QUESTION: I have been running for a few years, but officially got into the sport after reading your book: Marathon. It was such an inspiration! I have been following your Novice 2 plan (religiously) for my first half in November, having fun along the way! This weekend is my 5-K race. And I plan to run the Marine Corps 10-K at the end of the month. I have become borderline obsessed about the science behind the run sport, mostly fueling. I always try to give my body what it needs before and after a long run, which brings me to my question: Have you ever started a race in the evening? If so, what did you eat and do during the day? I, for some reason, am a little worried about tackling 13.1 miles at 4:30 pm Pacific Time. (I am an East Coaster.) My weekly runs are at night, but my long run Saturdays are an early morning thing. I agonize over having too much time waiting around for the race to begin. What do I eat? Drink? Do? Maybe it's just nervous jitters?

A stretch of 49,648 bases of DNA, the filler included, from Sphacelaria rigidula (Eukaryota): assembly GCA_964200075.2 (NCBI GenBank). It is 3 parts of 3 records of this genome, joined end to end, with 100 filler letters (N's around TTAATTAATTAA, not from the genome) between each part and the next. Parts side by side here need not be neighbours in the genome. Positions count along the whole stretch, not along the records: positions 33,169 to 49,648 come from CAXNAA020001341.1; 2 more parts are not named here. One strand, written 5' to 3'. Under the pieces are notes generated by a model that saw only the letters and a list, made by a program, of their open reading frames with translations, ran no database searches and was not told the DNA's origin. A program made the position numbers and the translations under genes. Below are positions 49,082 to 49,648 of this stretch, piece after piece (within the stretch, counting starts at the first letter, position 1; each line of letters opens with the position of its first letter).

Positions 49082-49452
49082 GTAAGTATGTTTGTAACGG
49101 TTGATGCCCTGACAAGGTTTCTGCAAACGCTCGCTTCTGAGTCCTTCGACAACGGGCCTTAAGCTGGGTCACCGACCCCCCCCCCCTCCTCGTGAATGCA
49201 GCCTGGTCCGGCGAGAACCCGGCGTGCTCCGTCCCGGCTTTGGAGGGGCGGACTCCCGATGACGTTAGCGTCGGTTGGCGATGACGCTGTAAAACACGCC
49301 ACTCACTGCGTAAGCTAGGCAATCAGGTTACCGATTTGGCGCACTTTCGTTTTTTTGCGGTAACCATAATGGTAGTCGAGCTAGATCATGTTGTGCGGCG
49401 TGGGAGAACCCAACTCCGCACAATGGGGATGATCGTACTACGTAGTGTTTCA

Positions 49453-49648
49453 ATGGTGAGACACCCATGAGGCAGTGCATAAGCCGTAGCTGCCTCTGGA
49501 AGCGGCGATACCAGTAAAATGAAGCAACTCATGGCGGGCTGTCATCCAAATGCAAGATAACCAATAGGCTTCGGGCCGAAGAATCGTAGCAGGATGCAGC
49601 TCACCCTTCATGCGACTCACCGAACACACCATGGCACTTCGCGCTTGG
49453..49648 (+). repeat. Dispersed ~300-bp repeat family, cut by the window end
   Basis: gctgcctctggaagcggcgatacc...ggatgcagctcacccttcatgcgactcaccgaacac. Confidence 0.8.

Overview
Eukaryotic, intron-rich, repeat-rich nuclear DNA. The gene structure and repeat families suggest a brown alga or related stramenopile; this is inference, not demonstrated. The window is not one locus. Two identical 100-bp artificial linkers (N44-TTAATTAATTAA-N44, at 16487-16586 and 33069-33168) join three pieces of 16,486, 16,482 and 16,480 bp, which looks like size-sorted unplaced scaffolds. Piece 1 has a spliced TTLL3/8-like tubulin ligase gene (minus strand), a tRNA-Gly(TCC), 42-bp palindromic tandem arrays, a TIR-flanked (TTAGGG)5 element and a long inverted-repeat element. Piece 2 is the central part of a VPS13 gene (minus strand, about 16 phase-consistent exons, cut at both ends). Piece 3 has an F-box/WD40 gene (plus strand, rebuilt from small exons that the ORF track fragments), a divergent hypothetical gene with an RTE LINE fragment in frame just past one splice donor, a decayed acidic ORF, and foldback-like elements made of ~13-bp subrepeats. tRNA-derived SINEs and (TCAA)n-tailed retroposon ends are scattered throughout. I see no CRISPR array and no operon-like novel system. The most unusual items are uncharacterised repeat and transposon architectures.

HAL’S ANSWER: Shouldn't be a problem. In high school and college, I ran track meets in the afternoon. As an athlete in open competition, I sometimes ran in major track races in the evening. One track meet in a small Swedish town didn't even have overhead lights when I ran my 3000 race. They had ground flashlights inside the curb, failing to illuminate much of the inside lane, which made me nervous enough so that I ran most of the race in the second lane. I won anyway, so as an athlete, you adjust. Some years ago I was involved in a study at the University of Georgia, where they measured the circadian rhythms of runners by forcing us to stay awake in a box-like room for more than 24 hours with no hints as to how much time was passing. Among what the scientists learned from that and related time-based studies was that at least elite-level athletes were so focused that we adjusted no matter what the time zone or time we ran. As for fueling, eat on your normal schedule, but with an eye toward high-carb. You probably also need to run a few workouts at the same time you will be running your race to test your reactions, both physical (nutrition) and psychological (yikes, it’s dark!).
Hal uses TrainingPeaks to power his interactive marathon and half marathon training plans. Check out more of Hal Higdon's training plans here or on his website.